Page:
Episode 160: September 23rd, 2021
Agenda and Preamble
- Hello, welcome to the MakerDAO Scientific Governance & Risk Meeting #160 on Thursday, September 23rd at 1700 UTC. My name is Payton Rose, and I am one of the Governance Facilitators at MakerDAO.
- We like people to get involved and ask questions or comments, so please, do not be shy if you have something to say.
- We have our newly improved agenda, which will open to discussion around certain topics following our general updates.
Weekly MIPs Update #54
Forum at a Glance
Post: Forum at a Glance: September 17th - 23rd
Video: Forum at a Glance
19:37 - Planet X
- It should be fairly doable to change MIP54 to drawing MKR from the leftover pool left by the foundation, and there is still so much MKR left in it that it should be doable. How does everyone else feel about that?
20:22 - David Utrobin
- Are we kicking the problem down the road? Although it is a large amount of MKR, 84000, at some point, either the protocol will have to re-up on its MKR treasury to continue paying out, or it will have to mint.
20:53 - Planet X
- I do not think it is kicking the can. In crypto, the planning horizon is very short, and we cannot plan three, four, or five years ahead. We are avoiding increasing the number of MKR, and we are avoiding minting. It is the same result, and you get your MKR from another pool.
21:33 - Christopher Mooney
- I spoke with an attorney on this. It does seem that the least risky legal move is to pull it from the reserves that we have in the pause-proxy and not to mint it. There are mechanisms in the protocol that end up minting, and we want to keep that minimum. There is the challenge of deauthorizing the old module and adding a module that pulls from the reserves.
- On your last slide, there was an idea about more technical detail in the MIPS, and I have some musings on that.
22:44 - Wouter
- I do not mean more technical detail. I mean a more explicit expression of the next steps. That was the confusion. Brian notes in the side chat that minting was mentioned multiple times, and it is true. The way that the module is described has the mint method. However, the introduction says that the module supports multiple options to source the Dai and the MKR that it can payout. I assumed there would still be an opportunity to switch the implementation from minting to taking it from the treasury.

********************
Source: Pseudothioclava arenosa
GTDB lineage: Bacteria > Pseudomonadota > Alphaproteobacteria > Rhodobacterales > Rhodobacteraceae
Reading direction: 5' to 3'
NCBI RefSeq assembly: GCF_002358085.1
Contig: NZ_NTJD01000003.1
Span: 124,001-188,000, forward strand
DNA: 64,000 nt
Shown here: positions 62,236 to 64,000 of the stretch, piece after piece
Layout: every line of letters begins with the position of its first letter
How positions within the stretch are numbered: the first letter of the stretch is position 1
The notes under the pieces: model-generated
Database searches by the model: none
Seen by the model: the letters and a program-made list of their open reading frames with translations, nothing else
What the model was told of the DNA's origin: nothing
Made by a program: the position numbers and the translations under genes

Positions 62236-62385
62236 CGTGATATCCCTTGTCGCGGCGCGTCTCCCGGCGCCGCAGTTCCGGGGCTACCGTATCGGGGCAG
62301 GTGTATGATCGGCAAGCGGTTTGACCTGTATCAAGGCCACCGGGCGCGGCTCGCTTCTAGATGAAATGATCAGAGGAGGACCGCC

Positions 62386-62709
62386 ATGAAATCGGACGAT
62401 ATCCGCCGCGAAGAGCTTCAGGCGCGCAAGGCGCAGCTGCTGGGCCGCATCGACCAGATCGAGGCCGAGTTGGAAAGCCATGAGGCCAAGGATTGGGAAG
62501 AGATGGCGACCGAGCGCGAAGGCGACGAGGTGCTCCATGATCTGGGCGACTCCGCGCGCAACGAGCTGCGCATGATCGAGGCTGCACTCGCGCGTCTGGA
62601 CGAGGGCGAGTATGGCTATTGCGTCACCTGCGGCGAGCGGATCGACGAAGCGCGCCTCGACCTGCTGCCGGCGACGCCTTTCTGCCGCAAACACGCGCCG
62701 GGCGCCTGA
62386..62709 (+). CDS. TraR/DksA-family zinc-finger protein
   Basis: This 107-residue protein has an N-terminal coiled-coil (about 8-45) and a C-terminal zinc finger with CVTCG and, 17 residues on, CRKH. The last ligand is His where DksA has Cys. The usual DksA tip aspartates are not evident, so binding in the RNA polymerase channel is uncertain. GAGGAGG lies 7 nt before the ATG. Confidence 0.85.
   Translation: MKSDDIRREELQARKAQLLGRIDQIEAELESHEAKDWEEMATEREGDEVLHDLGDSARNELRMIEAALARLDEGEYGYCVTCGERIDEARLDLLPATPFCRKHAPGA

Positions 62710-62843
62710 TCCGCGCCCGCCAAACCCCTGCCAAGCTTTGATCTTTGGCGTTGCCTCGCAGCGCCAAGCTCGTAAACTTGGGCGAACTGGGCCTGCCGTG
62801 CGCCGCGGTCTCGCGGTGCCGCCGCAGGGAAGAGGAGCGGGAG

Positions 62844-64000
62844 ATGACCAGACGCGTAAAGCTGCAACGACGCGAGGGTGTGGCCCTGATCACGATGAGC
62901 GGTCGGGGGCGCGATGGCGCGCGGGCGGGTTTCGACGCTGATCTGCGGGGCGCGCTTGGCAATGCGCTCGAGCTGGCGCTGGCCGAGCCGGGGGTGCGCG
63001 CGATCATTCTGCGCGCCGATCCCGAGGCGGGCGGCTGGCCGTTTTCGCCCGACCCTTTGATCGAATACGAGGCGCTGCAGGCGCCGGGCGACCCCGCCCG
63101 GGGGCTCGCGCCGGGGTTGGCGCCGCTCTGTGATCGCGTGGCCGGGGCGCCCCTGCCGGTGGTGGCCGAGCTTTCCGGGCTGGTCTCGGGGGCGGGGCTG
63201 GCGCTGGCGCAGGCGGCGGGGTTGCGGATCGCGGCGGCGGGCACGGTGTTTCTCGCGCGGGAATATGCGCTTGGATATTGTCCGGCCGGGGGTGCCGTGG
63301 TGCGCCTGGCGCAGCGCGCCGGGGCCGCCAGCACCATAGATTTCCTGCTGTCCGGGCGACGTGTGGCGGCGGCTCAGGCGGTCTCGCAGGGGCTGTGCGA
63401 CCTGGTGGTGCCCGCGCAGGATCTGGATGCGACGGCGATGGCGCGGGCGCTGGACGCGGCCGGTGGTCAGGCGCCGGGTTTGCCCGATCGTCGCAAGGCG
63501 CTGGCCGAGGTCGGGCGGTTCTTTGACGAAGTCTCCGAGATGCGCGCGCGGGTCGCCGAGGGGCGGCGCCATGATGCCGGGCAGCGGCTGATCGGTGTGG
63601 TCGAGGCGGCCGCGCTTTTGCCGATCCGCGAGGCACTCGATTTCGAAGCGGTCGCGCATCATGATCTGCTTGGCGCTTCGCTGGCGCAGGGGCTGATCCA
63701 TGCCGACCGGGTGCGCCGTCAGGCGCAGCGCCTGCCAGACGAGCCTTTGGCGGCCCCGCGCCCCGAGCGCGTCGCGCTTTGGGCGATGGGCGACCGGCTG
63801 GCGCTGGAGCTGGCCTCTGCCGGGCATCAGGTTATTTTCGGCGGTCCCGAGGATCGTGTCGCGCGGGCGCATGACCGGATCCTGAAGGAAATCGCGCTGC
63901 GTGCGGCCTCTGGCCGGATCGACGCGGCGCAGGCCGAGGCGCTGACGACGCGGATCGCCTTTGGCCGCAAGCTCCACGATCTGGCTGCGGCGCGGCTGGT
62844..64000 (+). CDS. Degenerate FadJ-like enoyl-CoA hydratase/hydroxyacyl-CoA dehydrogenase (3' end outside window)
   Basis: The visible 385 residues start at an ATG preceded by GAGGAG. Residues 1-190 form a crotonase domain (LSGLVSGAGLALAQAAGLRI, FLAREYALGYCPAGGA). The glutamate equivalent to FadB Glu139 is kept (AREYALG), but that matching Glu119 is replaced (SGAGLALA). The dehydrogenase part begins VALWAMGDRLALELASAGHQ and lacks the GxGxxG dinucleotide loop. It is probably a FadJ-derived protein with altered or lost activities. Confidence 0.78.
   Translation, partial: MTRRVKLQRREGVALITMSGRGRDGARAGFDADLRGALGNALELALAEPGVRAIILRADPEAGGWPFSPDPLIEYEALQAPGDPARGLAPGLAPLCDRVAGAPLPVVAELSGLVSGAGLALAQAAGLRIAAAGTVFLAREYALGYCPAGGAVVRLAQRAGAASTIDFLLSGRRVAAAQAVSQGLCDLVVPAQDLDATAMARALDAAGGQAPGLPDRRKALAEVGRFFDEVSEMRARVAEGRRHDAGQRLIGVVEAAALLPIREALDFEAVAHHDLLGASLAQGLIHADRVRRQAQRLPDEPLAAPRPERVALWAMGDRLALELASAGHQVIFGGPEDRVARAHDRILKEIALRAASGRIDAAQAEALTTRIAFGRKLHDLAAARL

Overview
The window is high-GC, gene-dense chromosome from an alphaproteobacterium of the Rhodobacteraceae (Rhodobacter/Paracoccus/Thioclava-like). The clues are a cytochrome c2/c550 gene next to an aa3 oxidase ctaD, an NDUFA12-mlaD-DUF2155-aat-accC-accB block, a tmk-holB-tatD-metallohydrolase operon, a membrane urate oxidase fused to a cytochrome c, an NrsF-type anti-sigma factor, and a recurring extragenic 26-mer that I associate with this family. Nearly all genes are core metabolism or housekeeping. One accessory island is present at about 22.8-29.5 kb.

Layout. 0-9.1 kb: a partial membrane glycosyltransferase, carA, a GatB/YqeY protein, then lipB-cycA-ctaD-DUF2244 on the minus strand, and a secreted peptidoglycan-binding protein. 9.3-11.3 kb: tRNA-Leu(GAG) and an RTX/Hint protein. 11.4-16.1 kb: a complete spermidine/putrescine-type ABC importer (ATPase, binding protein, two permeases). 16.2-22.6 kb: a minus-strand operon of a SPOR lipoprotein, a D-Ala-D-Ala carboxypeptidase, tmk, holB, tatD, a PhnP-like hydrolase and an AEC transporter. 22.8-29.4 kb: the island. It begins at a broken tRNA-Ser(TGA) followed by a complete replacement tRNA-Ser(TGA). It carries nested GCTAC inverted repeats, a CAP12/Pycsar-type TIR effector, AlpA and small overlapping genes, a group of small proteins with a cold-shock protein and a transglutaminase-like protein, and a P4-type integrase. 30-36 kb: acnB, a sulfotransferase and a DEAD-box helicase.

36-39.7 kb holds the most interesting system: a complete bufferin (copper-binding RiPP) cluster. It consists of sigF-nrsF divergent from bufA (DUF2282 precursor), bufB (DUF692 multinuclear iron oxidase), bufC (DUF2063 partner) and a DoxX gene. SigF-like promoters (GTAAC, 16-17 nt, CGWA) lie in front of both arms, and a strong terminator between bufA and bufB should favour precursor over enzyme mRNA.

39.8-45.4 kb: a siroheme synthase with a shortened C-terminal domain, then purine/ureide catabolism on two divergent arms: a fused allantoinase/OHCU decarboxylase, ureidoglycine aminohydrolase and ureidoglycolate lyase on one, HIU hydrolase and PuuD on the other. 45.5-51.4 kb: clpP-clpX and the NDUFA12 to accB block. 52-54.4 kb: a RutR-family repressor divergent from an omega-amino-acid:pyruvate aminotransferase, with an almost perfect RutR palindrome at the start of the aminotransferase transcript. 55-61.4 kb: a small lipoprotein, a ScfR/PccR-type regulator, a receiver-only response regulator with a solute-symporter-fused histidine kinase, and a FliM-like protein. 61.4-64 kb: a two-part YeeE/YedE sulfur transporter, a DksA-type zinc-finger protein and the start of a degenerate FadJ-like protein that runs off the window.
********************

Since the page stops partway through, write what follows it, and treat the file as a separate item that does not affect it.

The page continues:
23:38 - Brian McMichael
- There are three different implementations of DssVest. One of them does a strick Token transfer. We already have that capability. It will be easy to deauthorize the old one, add the new one, and reset the streams. I want to clarify that nobody was trying to hide anything; I do not think there was any lack of clarity in the governance process. We attempted to put our exact intentions in every step of the way. As Christopher mentioned, we have some unofficial legal advice that maybe we need to go the other route. I do not know what the next steps are in terms of governance for that.
24:32 - Christopher Mooney
- As Wouter pointed out, getting more legal expertise on MIPS would be a really good idea. The PE team cannot provide that other than whatever tangent to the legal system we have all had throughout our careers. However, a specific legal CU or crowdsourcing legal opinion on a myth would probably be good to get a step of the review feedback. I like that proposal letter.
25:08 - Payton Rose
- Can we mention the governance side of things. No minting has taken place. It cannot occur until May 1st, the first eligible contract that can mint a new MKR. If this is something that the community felt should be changed that would need to happen, it would be a proposal put up to do so. A signal request is probably sufficient to do so. We are essentially asking the community if they would like to switch over the MKR minting side of the DssVest instead of using the ERC20 stream with the protocol treasury MKR. Typically, our signals go on for two weeks in the forum before bringing them to on-chain polling. And then to an executive. The process would look like in terms of governance, changing how this has been implemented so far.
- Wouter: I will use that process to get this started.
26:34 - Payton Rose
- A good call up on the sidebar. We express our individual opinions, take our knowledge and expertise, share it with the community, and discuss this. We are discussing the situation and what we, as a community we would like to about it.
26:55 - David Utrobin
- Sebastian wrote in the chat that by deciding to take instead of minting, are we agreeing that MKR is a security? What are the implications of that? Is it better to be careful? I do not think we are making this decision. First, there will be a signal process, and voters decide whether or not Maker is a security at the end of the day. They are deciding on where to draw the MKR from. Both options have a certain perceived legal risk. I think the voters, as a governing body, are doing their best to make the wisest choice. I do not think they are making any positive affirmation of the definition of what MKR is as an asset. As Christopher points out, both options have a public relations perspective too. People see the protocol as minting MKR that is different from incentivizing people from MKR already in our coffers.
28:11 - Brian McMichael